Author(s): Ippoliti F, Canitano N, Businaro R
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Abstract Obesity is now growing at an alarming rate reaching epidemic proportions worldwide thus increasing morbidity and mortality rates for chronic disease. But although we have ample information on the complications associated with obesity, precisely what causes obesity remains poorly understood. Some evidence attributes a major role to a low-grade chronic inflammatory state (neurogenic inflammation) induced in obesity by inflammatory mediators produced and secreted within the expanded activated adipocyte pool. Adipose tissue is an endocrine organ that secretes numerous adipose tissue-specific or enriched hormones, known as adipokines, cytokine-like molecules thought to play a pathogenic role in cardiovascular diseases. The imbalance between increased inflammatory stimuli and decreased anti-inflammatory mechanisms may depend on chronic stress. Hence the positive correlation found between stress, obesity and cardiovascular diseases. The chronic inflammatory state associated with insulin resistance and endothelial dysfunction is highly deleterious for vascular function. This review focuses on the proposed neuroimmunodulatory mechanisms linking chronic (psychological) stress, obesity and cardiovascular diseases.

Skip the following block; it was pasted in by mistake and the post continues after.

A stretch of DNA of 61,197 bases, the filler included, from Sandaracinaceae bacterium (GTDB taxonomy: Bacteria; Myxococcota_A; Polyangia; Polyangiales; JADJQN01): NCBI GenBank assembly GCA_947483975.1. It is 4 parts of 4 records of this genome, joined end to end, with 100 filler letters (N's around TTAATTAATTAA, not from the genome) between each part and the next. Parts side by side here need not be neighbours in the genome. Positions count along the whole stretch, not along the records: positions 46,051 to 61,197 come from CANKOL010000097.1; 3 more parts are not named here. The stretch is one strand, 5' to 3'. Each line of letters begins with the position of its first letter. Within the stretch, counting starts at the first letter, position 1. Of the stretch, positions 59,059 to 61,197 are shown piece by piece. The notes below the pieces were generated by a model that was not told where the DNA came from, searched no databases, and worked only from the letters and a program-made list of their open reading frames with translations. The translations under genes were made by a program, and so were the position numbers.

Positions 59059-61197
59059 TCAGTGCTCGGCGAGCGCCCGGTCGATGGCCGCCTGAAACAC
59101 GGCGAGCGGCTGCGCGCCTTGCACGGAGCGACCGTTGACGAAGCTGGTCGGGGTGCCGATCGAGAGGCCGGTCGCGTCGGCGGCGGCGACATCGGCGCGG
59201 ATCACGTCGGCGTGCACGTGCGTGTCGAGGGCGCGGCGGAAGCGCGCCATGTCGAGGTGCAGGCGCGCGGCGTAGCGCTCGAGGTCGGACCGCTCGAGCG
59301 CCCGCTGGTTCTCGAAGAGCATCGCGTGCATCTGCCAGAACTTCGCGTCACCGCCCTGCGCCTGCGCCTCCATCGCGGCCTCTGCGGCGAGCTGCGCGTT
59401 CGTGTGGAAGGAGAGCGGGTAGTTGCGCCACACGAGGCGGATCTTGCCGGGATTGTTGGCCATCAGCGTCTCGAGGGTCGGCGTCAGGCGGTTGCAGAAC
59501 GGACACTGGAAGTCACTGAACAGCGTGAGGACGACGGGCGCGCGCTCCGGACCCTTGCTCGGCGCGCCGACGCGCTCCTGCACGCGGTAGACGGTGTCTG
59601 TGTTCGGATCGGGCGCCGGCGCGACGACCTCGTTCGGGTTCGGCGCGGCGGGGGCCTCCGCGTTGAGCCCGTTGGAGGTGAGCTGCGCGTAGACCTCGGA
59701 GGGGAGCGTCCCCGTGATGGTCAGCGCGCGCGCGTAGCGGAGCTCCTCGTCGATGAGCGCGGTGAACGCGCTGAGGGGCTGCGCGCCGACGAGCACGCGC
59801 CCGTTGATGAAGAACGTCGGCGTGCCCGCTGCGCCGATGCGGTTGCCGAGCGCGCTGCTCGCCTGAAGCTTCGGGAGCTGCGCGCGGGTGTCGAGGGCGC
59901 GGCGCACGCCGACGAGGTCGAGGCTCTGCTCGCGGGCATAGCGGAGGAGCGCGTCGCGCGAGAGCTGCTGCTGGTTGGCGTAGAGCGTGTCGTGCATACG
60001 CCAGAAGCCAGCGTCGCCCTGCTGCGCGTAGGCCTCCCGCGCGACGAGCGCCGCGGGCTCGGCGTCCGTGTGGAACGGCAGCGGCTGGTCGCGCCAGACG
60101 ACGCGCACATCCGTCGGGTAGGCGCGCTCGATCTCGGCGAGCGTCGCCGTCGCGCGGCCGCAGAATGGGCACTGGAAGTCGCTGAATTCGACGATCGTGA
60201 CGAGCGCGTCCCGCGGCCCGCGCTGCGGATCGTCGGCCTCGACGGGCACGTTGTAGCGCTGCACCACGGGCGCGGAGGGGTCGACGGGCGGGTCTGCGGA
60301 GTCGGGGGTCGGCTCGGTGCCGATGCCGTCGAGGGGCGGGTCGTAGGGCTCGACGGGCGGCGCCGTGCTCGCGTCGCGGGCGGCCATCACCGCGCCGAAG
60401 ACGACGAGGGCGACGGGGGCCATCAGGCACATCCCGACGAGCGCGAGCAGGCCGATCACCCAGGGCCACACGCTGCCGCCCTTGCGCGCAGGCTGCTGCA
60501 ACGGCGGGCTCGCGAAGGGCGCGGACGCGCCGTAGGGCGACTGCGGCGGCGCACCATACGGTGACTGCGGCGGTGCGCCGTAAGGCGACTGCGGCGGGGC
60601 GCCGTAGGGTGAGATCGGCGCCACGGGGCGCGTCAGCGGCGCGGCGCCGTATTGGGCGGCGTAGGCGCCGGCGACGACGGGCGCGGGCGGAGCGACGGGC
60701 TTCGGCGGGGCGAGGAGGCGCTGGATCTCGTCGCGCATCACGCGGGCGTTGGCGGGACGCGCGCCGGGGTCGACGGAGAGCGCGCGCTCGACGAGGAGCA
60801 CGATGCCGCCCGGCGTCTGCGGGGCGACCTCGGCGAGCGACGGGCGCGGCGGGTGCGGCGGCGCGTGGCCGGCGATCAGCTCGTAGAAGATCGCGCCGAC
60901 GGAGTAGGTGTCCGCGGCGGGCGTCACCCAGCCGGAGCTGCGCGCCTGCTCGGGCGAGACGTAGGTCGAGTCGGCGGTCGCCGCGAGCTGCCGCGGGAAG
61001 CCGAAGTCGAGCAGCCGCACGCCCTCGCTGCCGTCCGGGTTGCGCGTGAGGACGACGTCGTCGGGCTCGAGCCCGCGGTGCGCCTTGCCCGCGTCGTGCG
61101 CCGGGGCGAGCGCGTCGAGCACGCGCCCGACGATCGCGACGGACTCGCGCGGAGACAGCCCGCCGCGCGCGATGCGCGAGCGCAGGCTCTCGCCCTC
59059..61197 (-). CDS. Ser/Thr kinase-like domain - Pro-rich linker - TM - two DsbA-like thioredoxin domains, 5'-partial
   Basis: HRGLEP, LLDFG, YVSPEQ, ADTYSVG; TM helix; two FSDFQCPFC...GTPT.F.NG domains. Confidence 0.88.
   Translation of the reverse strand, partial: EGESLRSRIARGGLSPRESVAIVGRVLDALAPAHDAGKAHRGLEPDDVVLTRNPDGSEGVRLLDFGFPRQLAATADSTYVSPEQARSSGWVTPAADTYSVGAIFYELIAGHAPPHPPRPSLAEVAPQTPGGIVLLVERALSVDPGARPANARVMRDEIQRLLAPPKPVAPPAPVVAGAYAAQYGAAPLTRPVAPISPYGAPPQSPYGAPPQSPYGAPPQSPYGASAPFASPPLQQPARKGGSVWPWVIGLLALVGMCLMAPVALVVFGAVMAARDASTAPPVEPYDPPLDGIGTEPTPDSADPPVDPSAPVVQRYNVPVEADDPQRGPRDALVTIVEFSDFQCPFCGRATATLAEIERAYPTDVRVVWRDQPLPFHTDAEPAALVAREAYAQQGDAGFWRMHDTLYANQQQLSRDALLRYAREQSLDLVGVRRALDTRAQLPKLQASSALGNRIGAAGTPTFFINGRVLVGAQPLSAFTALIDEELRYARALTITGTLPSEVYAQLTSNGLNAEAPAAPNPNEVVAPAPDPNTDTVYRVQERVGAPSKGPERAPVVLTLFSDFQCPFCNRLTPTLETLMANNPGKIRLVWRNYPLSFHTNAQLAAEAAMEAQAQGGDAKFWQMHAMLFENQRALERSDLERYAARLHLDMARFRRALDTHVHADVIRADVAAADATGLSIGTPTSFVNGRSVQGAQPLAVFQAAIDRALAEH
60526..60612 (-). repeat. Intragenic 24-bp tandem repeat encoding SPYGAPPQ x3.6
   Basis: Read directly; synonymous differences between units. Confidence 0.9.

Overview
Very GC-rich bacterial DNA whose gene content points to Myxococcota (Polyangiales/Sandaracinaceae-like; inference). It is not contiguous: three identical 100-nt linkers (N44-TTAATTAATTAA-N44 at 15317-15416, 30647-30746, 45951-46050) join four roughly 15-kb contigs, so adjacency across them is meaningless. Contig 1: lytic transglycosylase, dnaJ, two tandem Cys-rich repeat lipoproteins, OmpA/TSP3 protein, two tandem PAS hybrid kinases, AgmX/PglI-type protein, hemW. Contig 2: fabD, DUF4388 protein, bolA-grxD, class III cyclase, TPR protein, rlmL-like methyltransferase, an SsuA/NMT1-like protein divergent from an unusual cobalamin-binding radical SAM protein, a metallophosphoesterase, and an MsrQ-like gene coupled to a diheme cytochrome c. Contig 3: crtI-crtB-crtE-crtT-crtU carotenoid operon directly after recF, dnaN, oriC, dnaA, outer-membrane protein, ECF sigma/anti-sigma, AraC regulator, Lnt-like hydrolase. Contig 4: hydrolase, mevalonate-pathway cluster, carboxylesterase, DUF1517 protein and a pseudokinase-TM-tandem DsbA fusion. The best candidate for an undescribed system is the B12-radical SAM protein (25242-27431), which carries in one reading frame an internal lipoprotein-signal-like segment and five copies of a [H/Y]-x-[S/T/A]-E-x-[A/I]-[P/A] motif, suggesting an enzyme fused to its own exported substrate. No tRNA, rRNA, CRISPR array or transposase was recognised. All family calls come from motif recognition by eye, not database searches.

This article was published in J Neuroimmune Pharmacol
and referenced in Journal of Obesity & Weight Loss Therapy